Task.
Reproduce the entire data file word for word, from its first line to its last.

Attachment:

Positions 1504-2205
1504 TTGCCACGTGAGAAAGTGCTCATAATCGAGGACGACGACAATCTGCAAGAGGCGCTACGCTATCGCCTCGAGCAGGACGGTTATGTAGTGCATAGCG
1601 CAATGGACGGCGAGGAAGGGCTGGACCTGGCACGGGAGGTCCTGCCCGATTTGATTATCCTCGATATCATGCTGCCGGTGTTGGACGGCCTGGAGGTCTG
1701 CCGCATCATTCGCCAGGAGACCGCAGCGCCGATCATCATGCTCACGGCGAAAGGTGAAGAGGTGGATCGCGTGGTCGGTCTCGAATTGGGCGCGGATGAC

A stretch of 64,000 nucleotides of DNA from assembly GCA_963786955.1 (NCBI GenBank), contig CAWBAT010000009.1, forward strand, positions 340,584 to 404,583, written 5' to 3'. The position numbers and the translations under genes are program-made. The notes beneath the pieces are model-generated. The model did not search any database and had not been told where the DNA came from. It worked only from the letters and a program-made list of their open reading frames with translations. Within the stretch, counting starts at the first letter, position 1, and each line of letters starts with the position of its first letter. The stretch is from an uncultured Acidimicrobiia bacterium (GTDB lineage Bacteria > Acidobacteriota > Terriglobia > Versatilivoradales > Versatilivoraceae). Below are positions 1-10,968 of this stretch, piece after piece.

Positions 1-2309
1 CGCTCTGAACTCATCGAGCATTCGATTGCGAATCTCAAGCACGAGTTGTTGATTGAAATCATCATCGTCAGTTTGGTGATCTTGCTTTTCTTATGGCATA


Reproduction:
Positions 1504-2205
1504 TTGCCACGTGAGAAAGTGCTCATAATCGAGGACGACGACAATCTGCAAGAGGCGCTACGCTATCGCCTCGAGCAGGACGGTTATGTAGTGCATAGCG
1601 CAATGGACGGCGAGGAAGGGCTGGACCTGGCACGGGAGGTCCTGCCCGATTTGATTATCCTCGATATCATGCTGCCGGTGTTGGACGGCCTGGAGGTCTG
1701 CCGCATCATTCGCCAGGAGACCGCAGCGCCGATCATCATGCTCACGGCGAAAGGTGAAGAGGTGGATCGCGTGGTCGGTCTCGAATTGGGCGCGGATGAC

A stretch of 64,000 nucleotides of DNA from assembly GCA_963786955.1 (NCBI GenBank), contig CAWBAT010000009.1, forward strand, positions 340,584 to 404,583, written 5' to 3'. The position numbers and the translations under genes are program-made. The notes beneath the pieces are model-generated. The model did not search any database and had not been told where the DNA came from. It worked only from the letters and a program-made list of their open reading frames with translations. Within the stretch, counting starts at the first letter, position 1, and each line of letters starts with the position of its first letter. The stretch is from an uncultured Acidimicrobiia bacterium (GTDB lineage Bacteria > Acidobacteriota > Terriglobia > Versatilivoradales > Versatilivoraceae). Below are positions 1-10,968 of this stretch, piece after piece.

Positions 1-2309
1 CGCTCTGAACTCATCGAGCATTCGATTGCGAATCTCAAGCACGAGTTGTTGATTGAAATCATCATCGTCAGTTTGGTGATCTTGCTTTTCTTATGGCATA